In the monthly "Ethical Inquiry" series, we examine ethical questions, highlighting a broad array of opinion from journalism, academia, and advocacy organizations. Our intent is to illuminate and explore the complexity of some of the most vexing ethical questions of our time.
Ethical Inquiry: December 2009
Recommended Books From the Year
For the December installment of "Ethical Inquiry" we are taking the opportunity to recommend some books published in the last year on topics related to the work of the Ethics Center, as well as a few selections not as closely tied to our work that have impressed members of our staff.
Justice: What's the Right Thing to Do? by Michael J. Sandel ‘75
What are our obligations to others as people in a free society? …Is it sometimes wrong to tell the truth? Is killing sometimes morally required? Is it possible, or desirable, to legislate morality? Do individual rights and the common good conflict? ...This book is a searching, lyrical exploration of the meaning of justice, one that invites readers of all political persuasions to consider familiar controversies in fresh and illuminating ways. [from the Macmillan website]
The Idea of Justice by Amartya Sen
Social justice: an ideal, forever beyond our grasp; or one of many practical possibilities? More than a matter of intellectual discourse, the idea of justice plays a real role in how—and how well—people live. And in this book the distinguished scholar Amartya Sen offers a powerful critique of the theory of social justice that, in its grip on social and political thinking, has long left practical realities far behind. [from Harvard University Press website]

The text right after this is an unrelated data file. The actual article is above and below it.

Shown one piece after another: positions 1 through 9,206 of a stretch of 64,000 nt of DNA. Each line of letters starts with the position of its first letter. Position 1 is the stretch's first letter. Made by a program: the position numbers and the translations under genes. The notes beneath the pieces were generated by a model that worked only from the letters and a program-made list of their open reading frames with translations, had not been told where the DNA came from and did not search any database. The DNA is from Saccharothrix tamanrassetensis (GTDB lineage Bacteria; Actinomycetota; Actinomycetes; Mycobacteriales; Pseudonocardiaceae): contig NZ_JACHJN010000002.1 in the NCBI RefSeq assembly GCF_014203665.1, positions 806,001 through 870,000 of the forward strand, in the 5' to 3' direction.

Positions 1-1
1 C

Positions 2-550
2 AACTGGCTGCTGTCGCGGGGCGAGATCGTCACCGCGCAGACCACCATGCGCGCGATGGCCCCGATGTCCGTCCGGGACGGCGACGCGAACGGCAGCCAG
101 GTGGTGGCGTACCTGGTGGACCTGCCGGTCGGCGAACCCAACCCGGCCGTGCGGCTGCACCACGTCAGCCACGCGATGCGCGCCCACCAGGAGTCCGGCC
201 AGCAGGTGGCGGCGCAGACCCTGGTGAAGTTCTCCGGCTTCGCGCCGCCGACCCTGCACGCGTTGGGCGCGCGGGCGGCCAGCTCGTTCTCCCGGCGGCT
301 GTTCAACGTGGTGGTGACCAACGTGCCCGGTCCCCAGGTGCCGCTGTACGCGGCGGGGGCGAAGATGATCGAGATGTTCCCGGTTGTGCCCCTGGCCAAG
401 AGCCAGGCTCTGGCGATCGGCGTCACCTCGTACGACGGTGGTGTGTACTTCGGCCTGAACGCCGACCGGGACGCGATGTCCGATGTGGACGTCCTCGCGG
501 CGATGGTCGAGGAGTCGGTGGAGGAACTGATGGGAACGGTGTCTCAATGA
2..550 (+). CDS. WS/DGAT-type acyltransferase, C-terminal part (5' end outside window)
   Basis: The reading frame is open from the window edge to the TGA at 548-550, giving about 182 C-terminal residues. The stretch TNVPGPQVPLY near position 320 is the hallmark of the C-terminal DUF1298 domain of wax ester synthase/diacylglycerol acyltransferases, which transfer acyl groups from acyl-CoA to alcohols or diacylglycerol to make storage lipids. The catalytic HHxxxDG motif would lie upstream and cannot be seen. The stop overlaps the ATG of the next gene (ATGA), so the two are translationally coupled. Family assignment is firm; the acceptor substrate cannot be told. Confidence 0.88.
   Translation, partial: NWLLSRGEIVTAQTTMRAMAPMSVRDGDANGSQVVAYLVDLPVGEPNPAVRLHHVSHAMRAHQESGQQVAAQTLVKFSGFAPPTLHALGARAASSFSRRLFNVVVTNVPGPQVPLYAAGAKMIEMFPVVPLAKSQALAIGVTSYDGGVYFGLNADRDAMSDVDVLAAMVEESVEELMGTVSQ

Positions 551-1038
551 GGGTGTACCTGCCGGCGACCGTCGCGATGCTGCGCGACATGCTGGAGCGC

The Elements of Moral Philosophy (6th Edition) by James Rachels and Stuart Rachels
A short and refreshing review of philosophical concepts relevant to ethics, justice, peace building and conflict resolution. Chapters include: “Does Morality Depend on Religion?” and “The Ethics of Gender and Care.”
by Ethics Center International Advisory Board members
Practicing Catholic by James Carroll
Using his own experiences as a backdrop, acclaimed author (An American Requiem (1996) and Constantine’s Sword (2001)) and former priest Carroll examines the evolution of the American Catholic Church in the latter half of the twentieth century. [from the Booklist review]